Patients with benign salivary gland tumors should be managed by a multidisciplinary team of otolaryngologists, plastic surgeons, general surgeons, pathologists, radiation oncologists, speech-language pathologists, and primary care physicians. Salivary tumors present with varying histologies and severities requiring therapy involving surgery and occasional radiation for recurrent or invasive diseases. Close communication and collaboration between the surgeons and radiation oncologists can provide a tailored approach for each patient. Difficulties with swallowing can occur from acute radiation toxicity.
Patients may need a consultation with general surgery for gastric tube placement to ensure optimal nutrition through treatment, especially if radiation therapy is planned. Early post-treatment intervention by speech-language pathologists can help patients regain pre-treatment function to prevent malnutrition and dependence on enteric feeding. Facial nerve paralysis may occur after parotid surgery, and consultation with an otolaryngologist or plastic surgeon for facial nerve rehabilitation is recommended.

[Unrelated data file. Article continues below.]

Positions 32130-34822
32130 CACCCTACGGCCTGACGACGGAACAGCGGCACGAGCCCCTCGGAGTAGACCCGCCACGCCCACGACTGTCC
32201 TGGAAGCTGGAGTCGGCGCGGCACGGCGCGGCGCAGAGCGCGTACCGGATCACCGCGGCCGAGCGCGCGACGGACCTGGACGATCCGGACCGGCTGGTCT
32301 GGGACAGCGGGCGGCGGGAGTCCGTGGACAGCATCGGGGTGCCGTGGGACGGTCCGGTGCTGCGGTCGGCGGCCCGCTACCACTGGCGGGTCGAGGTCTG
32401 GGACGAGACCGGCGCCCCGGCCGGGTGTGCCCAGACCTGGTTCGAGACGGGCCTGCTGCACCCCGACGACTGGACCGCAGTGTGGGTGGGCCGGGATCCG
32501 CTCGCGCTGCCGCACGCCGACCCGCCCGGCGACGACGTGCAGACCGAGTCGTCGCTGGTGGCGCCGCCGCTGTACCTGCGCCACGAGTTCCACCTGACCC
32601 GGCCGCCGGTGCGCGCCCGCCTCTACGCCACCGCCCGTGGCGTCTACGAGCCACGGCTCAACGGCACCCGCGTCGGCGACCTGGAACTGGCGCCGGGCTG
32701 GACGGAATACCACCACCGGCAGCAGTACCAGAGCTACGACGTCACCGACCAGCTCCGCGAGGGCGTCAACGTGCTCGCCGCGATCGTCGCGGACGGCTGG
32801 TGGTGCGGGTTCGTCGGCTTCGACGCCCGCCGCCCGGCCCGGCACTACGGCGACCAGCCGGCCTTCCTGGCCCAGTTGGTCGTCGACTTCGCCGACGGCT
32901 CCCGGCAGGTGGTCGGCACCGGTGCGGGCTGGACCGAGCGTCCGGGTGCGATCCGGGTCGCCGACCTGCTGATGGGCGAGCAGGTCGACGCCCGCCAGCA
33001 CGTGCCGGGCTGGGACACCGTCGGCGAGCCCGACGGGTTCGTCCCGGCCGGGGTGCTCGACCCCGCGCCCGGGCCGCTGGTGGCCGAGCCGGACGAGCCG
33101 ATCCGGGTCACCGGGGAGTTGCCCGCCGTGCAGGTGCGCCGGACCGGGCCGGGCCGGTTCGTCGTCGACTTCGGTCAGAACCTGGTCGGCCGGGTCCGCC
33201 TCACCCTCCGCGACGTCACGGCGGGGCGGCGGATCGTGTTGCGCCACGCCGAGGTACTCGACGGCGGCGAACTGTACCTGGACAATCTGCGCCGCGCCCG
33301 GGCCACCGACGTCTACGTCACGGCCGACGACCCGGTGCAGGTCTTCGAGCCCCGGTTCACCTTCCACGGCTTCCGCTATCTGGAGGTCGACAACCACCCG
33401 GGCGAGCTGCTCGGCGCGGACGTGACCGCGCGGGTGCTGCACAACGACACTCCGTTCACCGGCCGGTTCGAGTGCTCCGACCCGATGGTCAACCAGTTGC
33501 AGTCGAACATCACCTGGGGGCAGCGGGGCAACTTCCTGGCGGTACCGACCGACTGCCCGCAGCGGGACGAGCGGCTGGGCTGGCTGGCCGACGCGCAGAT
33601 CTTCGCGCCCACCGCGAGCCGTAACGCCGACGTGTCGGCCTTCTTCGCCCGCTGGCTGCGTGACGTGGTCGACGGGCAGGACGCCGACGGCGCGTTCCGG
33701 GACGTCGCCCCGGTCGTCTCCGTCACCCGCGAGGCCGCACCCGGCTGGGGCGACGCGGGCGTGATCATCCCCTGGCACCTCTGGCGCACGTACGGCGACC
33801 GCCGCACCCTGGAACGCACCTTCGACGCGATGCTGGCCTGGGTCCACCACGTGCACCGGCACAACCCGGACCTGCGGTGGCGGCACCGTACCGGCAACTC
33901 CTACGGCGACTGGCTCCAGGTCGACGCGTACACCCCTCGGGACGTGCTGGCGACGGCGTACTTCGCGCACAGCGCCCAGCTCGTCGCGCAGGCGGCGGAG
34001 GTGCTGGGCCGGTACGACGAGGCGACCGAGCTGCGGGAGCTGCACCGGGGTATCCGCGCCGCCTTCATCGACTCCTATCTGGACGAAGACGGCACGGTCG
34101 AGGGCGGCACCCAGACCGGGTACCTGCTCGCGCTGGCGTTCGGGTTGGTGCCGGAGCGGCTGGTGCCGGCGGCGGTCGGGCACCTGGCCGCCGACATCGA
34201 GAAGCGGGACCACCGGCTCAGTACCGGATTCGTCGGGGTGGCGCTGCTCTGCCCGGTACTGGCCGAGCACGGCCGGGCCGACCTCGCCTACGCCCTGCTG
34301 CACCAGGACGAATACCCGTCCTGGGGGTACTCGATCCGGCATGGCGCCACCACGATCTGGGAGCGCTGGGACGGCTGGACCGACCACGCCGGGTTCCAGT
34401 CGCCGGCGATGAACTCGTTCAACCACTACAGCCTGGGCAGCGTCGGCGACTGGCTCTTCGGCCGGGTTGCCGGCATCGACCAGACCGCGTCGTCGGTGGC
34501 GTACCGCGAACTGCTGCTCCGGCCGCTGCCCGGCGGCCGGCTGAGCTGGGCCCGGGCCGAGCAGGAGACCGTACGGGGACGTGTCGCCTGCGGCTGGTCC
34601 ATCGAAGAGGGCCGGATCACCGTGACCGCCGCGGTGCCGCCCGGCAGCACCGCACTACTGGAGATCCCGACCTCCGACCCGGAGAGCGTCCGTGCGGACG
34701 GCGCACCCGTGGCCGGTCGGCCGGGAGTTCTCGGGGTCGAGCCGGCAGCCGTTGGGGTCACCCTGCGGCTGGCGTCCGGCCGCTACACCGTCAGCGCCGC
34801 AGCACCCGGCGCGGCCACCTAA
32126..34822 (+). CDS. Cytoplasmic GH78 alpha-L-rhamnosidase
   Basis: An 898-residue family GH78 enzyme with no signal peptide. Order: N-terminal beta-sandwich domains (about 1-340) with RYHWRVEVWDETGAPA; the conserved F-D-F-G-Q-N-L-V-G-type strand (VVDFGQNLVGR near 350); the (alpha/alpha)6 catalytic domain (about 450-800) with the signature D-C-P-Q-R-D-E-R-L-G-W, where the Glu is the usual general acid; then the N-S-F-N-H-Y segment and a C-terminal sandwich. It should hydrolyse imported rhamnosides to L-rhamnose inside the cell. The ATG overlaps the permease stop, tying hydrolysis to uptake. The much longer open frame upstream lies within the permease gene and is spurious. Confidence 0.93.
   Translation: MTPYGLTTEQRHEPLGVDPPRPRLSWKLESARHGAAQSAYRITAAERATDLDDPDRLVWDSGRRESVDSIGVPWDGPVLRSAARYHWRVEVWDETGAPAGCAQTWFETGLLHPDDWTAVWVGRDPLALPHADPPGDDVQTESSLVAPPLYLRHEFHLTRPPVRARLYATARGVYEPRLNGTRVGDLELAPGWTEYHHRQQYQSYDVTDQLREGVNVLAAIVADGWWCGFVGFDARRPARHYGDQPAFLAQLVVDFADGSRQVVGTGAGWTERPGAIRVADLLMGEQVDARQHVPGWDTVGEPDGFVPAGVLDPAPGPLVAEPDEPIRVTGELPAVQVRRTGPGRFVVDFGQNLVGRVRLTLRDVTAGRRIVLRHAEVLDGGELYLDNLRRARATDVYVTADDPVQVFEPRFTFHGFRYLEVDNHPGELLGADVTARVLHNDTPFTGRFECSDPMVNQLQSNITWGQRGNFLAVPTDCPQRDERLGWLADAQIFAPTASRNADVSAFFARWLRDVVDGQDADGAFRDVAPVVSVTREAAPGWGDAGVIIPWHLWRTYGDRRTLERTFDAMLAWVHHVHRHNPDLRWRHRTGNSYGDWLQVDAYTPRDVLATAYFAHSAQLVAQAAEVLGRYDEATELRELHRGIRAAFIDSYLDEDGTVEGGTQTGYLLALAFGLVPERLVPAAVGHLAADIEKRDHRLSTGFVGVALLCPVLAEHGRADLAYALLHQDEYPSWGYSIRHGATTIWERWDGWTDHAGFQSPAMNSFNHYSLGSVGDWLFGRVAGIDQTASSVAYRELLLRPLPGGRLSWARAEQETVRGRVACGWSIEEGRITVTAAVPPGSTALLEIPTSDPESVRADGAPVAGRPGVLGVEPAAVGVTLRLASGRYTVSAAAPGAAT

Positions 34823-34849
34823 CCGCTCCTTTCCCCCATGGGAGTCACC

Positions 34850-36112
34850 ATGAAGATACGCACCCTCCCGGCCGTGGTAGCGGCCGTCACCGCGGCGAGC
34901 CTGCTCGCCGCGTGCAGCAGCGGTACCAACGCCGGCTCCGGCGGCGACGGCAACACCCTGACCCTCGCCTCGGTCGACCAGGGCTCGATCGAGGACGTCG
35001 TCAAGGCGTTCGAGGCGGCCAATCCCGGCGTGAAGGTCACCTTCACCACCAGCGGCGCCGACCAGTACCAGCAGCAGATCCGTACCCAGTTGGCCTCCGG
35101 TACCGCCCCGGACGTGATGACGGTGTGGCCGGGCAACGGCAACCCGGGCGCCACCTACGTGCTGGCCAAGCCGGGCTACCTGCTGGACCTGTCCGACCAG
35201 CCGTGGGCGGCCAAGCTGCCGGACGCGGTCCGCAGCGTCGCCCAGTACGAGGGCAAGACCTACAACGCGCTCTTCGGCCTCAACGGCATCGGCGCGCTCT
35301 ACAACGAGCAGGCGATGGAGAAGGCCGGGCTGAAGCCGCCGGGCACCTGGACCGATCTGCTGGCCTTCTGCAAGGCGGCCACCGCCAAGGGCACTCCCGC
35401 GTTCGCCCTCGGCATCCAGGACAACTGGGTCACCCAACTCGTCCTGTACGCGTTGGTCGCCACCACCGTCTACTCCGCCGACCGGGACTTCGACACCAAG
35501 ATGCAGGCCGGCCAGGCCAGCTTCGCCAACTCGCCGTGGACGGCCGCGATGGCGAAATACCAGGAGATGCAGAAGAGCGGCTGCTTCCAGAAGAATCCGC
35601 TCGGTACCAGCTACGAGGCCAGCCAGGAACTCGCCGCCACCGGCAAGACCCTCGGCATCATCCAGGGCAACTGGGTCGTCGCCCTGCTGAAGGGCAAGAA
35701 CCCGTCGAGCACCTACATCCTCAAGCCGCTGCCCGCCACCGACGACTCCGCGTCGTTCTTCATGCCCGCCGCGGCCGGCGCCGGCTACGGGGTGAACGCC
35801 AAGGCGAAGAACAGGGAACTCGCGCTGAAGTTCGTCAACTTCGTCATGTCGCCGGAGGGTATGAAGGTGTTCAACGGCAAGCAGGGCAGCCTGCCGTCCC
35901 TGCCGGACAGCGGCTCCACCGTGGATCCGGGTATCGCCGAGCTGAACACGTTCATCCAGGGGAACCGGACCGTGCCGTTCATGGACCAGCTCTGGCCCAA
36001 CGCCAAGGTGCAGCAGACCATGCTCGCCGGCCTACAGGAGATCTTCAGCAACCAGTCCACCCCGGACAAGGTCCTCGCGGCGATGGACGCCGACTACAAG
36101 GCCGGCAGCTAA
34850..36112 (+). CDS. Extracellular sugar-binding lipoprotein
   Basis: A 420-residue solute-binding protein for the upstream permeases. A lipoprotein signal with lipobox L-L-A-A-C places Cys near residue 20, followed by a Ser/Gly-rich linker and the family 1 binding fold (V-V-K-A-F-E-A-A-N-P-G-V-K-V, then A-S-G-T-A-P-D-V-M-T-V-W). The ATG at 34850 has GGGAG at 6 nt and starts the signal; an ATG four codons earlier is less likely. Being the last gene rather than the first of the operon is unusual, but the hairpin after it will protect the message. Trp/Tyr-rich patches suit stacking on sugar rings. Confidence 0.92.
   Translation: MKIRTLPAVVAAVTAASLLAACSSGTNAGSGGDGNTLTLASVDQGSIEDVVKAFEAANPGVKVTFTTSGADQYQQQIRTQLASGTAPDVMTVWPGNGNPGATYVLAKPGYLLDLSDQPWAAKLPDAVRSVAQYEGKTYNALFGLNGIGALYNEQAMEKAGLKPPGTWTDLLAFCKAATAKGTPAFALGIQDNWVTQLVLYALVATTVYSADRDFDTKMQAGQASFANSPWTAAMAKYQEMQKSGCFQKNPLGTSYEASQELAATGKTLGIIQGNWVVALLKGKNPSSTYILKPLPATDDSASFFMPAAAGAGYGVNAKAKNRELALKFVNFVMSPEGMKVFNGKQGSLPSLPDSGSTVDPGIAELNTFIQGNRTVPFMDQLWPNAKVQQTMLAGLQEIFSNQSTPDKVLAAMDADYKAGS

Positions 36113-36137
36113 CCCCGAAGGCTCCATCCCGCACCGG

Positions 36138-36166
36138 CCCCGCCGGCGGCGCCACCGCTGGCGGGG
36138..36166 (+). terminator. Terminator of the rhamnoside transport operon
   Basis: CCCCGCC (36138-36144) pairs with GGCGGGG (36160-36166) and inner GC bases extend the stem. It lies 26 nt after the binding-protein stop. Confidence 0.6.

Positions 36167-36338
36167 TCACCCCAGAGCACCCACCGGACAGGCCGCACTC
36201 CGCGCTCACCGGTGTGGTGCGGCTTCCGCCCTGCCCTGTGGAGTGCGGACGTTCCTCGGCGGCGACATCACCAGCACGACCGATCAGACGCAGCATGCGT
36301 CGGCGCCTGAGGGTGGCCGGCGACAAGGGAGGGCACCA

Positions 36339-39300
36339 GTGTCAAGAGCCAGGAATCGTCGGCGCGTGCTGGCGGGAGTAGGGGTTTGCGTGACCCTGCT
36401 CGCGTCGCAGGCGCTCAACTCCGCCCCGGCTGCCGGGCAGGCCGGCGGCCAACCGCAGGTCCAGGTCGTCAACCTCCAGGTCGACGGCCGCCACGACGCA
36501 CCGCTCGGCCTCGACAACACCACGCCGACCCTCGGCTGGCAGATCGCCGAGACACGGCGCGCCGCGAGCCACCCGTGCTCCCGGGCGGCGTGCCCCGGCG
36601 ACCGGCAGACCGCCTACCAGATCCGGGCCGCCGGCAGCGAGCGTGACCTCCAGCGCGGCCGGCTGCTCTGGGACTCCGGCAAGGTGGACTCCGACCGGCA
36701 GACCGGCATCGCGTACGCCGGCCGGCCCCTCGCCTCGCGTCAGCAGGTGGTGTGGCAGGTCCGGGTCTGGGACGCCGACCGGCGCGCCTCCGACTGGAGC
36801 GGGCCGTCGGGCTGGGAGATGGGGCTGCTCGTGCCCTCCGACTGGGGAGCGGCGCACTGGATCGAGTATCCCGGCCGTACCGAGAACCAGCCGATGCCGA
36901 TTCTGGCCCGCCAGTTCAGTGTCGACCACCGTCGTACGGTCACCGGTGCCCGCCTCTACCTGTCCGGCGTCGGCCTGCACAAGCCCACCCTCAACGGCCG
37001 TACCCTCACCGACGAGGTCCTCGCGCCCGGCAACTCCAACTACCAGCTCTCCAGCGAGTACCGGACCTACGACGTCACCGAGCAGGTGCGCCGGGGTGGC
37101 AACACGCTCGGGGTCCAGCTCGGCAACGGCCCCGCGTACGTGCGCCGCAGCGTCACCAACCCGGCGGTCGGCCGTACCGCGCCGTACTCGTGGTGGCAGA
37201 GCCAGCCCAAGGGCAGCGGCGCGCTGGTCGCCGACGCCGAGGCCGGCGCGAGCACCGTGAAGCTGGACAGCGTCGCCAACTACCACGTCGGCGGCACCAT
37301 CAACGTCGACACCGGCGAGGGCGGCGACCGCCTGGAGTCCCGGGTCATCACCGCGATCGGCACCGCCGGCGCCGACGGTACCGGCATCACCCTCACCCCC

Recurrence of salivary tumors can occur after incomplete excision, and malignant transformation can occur several years after initial treatment. Thus, routine close follow-up by the otolaryngologist, radiation oncologists, and primary care physician is advocated. Finally, patients may develop depression, social anxiety, and avoidance due to visible surgical scarring and facial nerve paralysis. Formal peer support groups can aid patients in addressing their concerns.